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About Mental Health

Palo Alto teens and families looking for mental health services that fall between occasional therapy and hospitalization soon will have that option.

With the help of an anonymous donor interested in reducing the number of teen suicides, the nonprofit Children’s Health Council has launched a 12-week Intensive Outpatient Program at its Palo Alto campus at 650 Clark Way.

The Children’s Health Council in Palo Alto has developed a new mental health program for young people. (Courtesy of the Children’s Health Council)

The outpatient program starts May 8. It will serve teens 14 to 18 years old with moderate to severe symptoms of anxiety or depression, self-harm behaviors or suicidal thoughts.

The program will run Mondays to Thursdays from 3 to 6:15 p.m., catering to eight teens at a time. The agency accepts insurance, and requests for intake are granted on a rolling basis as spots open.

Dr. Ramsey Khasho, director of The Center at Children’s Health Council, said the agency is excited to offer a new program that fills a critical gap in teen mental health services in the community.

“Some teens find that going to see a therapist once a week is helpful but when that level of care isn’t enough, we refer them to IOP programs,” said Khasho, who also is director of clinical services at Sand Hill School at Children’s Health Council.

The program will be a “step up” in the level of support for teens when weekly or monthly outpatient care is not enough and acute symptoms materialize, Khasho said.

The program also serves as a “step down” for teens recently discharged from psychiatric inpatient stays.

“A risky time for youth is in these transition periods for services, when they’re stepping from inpatient care to a more outpatient service,” Khasho said. “Oftentimes there’s a lack of coordination between care or difficulty accessing care, and that period is oftentimes when youths fall through the cracks or they’re not receiving the level of service that they need. IOP is an appropriate next best step for those youth.”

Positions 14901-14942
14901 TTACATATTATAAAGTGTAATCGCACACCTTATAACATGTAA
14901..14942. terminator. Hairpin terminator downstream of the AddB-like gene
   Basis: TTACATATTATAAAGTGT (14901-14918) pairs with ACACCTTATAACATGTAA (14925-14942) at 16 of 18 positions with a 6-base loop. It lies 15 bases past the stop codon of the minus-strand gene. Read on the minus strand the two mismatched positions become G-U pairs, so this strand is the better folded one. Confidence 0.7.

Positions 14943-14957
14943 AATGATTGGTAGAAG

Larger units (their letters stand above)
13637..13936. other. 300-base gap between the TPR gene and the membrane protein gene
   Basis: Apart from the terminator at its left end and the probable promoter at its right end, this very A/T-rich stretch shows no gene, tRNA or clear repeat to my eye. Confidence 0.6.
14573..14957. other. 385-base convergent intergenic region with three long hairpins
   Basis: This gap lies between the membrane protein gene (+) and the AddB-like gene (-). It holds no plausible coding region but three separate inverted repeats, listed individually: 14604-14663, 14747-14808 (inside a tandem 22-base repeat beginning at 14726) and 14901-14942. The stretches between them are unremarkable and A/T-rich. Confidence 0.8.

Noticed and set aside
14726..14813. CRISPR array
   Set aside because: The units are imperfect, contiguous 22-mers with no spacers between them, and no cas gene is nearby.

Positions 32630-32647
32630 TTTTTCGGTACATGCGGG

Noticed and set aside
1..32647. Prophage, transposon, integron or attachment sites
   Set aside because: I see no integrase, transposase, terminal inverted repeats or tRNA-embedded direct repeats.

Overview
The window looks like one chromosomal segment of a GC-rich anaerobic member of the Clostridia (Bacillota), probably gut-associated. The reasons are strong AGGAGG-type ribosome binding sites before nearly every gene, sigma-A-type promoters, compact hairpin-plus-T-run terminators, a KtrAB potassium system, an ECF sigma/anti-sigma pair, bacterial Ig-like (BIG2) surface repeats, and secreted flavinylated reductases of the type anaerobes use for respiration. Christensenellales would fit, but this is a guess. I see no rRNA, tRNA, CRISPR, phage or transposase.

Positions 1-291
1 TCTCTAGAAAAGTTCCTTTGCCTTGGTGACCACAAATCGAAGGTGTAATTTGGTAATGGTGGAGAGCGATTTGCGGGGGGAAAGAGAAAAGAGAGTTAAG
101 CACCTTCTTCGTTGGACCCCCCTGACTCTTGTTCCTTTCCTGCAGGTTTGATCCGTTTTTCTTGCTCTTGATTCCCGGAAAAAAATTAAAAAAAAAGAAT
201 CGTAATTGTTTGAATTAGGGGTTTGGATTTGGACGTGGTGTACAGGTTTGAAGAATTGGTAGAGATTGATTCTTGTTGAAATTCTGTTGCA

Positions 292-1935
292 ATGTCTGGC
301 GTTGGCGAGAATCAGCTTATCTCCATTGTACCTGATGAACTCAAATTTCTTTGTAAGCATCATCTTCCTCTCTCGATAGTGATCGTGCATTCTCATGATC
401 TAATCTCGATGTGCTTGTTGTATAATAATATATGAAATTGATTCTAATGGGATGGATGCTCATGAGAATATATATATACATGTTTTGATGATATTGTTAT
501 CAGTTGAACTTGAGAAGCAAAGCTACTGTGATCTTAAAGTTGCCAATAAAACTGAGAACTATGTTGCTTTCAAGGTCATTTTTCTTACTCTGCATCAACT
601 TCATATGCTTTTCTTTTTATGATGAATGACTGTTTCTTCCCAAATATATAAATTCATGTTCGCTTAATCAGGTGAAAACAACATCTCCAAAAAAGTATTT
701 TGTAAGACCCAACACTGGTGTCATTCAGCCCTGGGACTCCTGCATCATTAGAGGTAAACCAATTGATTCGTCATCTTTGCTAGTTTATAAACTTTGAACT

The agency decided last year to launch the program after interviewing dozens of parents, teachers, hospital staff and health care providers to see what mental health services are needed in the community.

The most common concern is that there aren’t enough “middle ground” outpatient programs, and the closest ones are in Mountain View and San Mateo, Khasho said.

For families seeking mental health care, convenience is critical.

“These are families that are very stressed,” Khasho said. “They have a lot going on. They are handling and supporting a young person who is in acute need, so sometimes the idea of traveling, even if it’s 10 miles out, is very daunting. So again, the idea of having something more local is helpful for families experiencing social-psycho stressors.”

Teens in the program will participate in individual therapy and group psychotherapy, get clinical support and meet with a psychiatrist for medication management, if applicable.

Khasho said the teens will get to know each other well.

“Part of the benefit of the group setting is to learn together, to be able to share together, to be vulnerable together, to help support each other,” Khasho said. “As we know, teens really benefit from hearing and getting feedback from other teens rather than just adults.”

Nadia Ghaffari, a junior at Los Altos High School who serves on the agency’s teen-focused and teen-operated Teen Mental Health Committee, agrees that the new program is much needed, especially for those who need more than just a weekly or monthly therapy session but not hospital-level care.

Ghaffari also urges families to connect with the Children’s Health Council and take advantage of its consultation services and free community classes — or at least be aware that such services are available.

As a way to address the affordability of mental health care, the agency provides free 30-minute consultations to help families figure out what level of care their teen needs. The agency also offers 12 teen-focused classes, also free, as part of its community education program.

“When you’re in crisis, you’re in a panic sometimes and it’s hard to think through what resources there are and where you should look,” Ghaffari said. “It’s much easier to know you have something to go to that you can trust and rely on.”

To learn more about Children’s Health Council services and inquire about the Intensive Outpatient Program, call 650-688-3625, email help@chconline.org or visit www.chconline.org.

HELP IS AVAILABLE
Call the Santa Clara County Suicide and Crisis Hotline, available 24/7, at 855-278-4204, or the California Youth Crisis Line at 800-843-5200. You can also reach a Crisis Text Line volunteer counselor, a free and confidential service, by texting the word, “BAY,” to 741741.


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